Kevin Costner and Ralph Fiennes in their primes had nothing' on Coop. He was the man. Cooper, who started off wanting to be an artist, fell into acting instead, first as a stunt man in westerns, but quickly getting leading roles. He continued to do most of his own riding and stunts even into his later years, carving himself quite a name as a star of westerns, including the western classic "High Noon" (1952), but my favorite films of his were films such as "Mr. Deeds Goes To Town" (1936), "Meet John Doe" (1941), "Ball Of Fire" (1941), "Sargeant York" (1941), and of course "The Pride Of The Yankees". My husband understands my adoration of Gary Cooper; and/but we had this brief discussion before we watched my recently purchased DVD of the film (I'd seen it before, but didn't own a copy of it):

Husband: "I don't mind watching it with you as long as you don't make those noises you always make when you watch a Gary Cooper movie."

Me: "What noises?"

Husband: "Those noises like the ones Homer Simpson makes when he looks at a stick of butter...'Mmmmmmmm'...."

Me: "What? I didn't know I did that. Okay, I won't make any weird noises while we watch it."

So I was quiet (except for of course choking up in tears when Cooper delivers Gehrig's legendary "Today, I consider myself to be the luckiest man on the face of the earth" farewell speech). Gehrig's retirement speech helped immortalize him as a hero and an all-American role model.

"The Pride of the Yankees" is the blueprint for the sports biopic, and is generally considered to be the best movie about baseball ever made. Teresa Wright stars as his wife Eleanor. Wright, who just passed away this March, was an excellent actress, and a beautiful woman. The last film I saw her in was in a small part in "Somewhere In Time", and she had aged wonderfully. She and Cooper had great chemistry on screen, holding her own ground as he towered over her petite 5'3" frame.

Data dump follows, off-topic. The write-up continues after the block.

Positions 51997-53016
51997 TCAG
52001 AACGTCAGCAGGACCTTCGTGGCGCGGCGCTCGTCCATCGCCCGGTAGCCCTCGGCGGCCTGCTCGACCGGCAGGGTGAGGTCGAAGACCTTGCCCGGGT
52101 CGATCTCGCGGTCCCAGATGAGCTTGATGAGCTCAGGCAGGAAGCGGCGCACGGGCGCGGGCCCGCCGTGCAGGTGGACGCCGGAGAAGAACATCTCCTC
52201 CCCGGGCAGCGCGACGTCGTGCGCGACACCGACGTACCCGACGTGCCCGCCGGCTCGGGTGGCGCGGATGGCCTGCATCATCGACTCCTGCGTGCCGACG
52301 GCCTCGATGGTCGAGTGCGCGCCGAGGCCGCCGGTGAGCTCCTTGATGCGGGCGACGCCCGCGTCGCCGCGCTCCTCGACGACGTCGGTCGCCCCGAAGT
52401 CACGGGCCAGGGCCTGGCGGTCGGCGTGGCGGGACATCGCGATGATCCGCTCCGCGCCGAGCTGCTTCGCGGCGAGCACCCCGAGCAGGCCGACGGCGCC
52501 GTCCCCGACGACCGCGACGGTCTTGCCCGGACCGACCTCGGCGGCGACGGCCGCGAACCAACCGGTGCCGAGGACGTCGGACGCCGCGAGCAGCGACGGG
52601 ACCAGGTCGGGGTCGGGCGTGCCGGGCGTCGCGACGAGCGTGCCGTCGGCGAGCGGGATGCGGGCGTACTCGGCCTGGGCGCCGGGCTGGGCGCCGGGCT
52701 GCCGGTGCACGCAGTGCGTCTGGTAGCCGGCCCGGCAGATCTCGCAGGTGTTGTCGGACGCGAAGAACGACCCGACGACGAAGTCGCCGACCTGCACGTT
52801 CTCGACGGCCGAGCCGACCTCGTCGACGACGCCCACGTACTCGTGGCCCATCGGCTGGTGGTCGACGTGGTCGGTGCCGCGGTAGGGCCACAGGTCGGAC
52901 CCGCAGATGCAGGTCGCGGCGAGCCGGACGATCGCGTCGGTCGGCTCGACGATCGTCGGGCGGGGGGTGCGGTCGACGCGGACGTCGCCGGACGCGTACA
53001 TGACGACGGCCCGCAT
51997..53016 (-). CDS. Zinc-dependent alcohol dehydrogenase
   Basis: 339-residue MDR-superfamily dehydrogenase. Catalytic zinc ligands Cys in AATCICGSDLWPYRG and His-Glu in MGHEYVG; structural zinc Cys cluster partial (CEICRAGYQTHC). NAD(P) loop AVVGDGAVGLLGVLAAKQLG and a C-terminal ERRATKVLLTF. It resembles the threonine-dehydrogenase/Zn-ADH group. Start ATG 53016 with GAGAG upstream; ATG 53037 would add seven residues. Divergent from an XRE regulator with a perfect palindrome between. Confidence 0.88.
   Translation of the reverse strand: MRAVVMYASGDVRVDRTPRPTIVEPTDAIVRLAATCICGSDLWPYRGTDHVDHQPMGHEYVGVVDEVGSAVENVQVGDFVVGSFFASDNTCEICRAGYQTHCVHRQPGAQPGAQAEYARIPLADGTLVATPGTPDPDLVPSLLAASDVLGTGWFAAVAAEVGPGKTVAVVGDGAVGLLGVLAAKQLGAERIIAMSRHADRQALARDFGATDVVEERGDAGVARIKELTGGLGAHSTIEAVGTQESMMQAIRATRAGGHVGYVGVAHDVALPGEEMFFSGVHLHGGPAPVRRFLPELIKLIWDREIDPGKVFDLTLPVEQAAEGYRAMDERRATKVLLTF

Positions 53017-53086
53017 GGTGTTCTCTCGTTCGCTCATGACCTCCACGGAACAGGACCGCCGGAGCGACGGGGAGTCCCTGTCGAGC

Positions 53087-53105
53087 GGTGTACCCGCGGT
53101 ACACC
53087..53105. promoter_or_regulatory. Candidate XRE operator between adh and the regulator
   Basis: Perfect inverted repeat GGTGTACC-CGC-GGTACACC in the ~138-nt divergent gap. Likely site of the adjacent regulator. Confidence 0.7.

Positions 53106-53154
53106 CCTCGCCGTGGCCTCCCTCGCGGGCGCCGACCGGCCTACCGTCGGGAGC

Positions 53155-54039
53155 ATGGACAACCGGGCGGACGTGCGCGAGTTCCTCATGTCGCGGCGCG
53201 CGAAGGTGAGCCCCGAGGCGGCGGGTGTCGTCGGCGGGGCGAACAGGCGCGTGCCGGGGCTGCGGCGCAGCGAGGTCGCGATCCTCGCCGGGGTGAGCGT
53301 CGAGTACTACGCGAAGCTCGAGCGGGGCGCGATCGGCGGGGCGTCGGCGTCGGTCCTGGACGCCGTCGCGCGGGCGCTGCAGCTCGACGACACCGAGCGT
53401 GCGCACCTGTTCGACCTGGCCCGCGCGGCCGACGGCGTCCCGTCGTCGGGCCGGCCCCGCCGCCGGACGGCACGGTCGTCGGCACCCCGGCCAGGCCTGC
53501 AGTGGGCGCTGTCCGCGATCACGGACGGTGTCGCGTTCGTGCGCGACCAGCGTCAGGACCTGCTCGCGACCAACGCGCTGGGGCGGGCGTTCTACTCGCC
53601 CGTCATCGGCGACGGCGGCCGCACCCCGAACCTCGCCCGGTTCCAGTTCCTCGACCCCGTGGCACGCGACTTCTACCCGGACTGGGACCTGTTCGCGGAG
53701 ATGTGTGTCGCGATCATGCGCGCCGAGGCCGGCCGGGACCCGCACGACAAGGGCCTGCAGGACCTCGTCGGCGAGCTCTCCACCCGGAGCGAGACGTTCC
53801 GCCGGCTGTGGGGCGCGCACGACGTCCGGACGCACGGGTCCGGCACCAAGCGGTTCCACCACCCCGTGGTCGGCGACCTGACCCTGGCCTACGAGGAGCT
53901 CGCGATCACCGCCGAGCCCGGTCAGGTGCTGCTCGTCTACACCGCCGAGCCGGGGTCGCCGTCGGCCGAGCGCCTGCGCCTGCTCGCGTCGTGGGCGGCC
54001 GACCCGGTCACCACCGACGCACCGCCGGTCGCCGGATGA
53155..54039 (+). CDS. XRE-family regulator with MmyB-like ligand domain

Walter Brennan, a frequent Cooper co-star and real-life friend, and Babe Ruth as himself are two other co-stars who contribute much to the film.

The film traces the rags-to-riches story of Gehrig, as his childhood dream comes true when he's signed to the New York Yankees, and his untimely retirement when he is stricken with the fatal, neurological disease ALS (amyotrophic lateral sclerosis) which was afterwards simply called "Lou Gehrig's Disease". Cooper, although a bit of an odd choice for the part (one reason being his height, he was about 6'4"), gives an endearing, heartfelt, dignified performance, for which he was nominated for an Academy Award. Gehrig was left-handed, Cooper right-handed, which was further complicated by the fact that Cooper himself wasn't a capable baseball player. For the filming, his uniform had "New York" printed backwards on it, he ran to third base when he hit a ball, and then the print was reversed.

Nominated for 11 Academy Awards in all, and receiving 1 (for Film Editing), "The Pride Of The Yankees" still stands as a must-see film for baseball fans and fans of classic cinema alike.


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Frequently Asked Questions

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Details

Country:

USA

Language:

English

Release Date:

5 March 1943 (USA) See more »

Also Known As:

Lou Gehrig See more »

Company Credits

Show more on IMDbPro »

Technical Specs

Runtime:

Sound Mix:

Mono (Western Electric Mirrophonic Recording)

Aspect Ratio:

1.37 : 1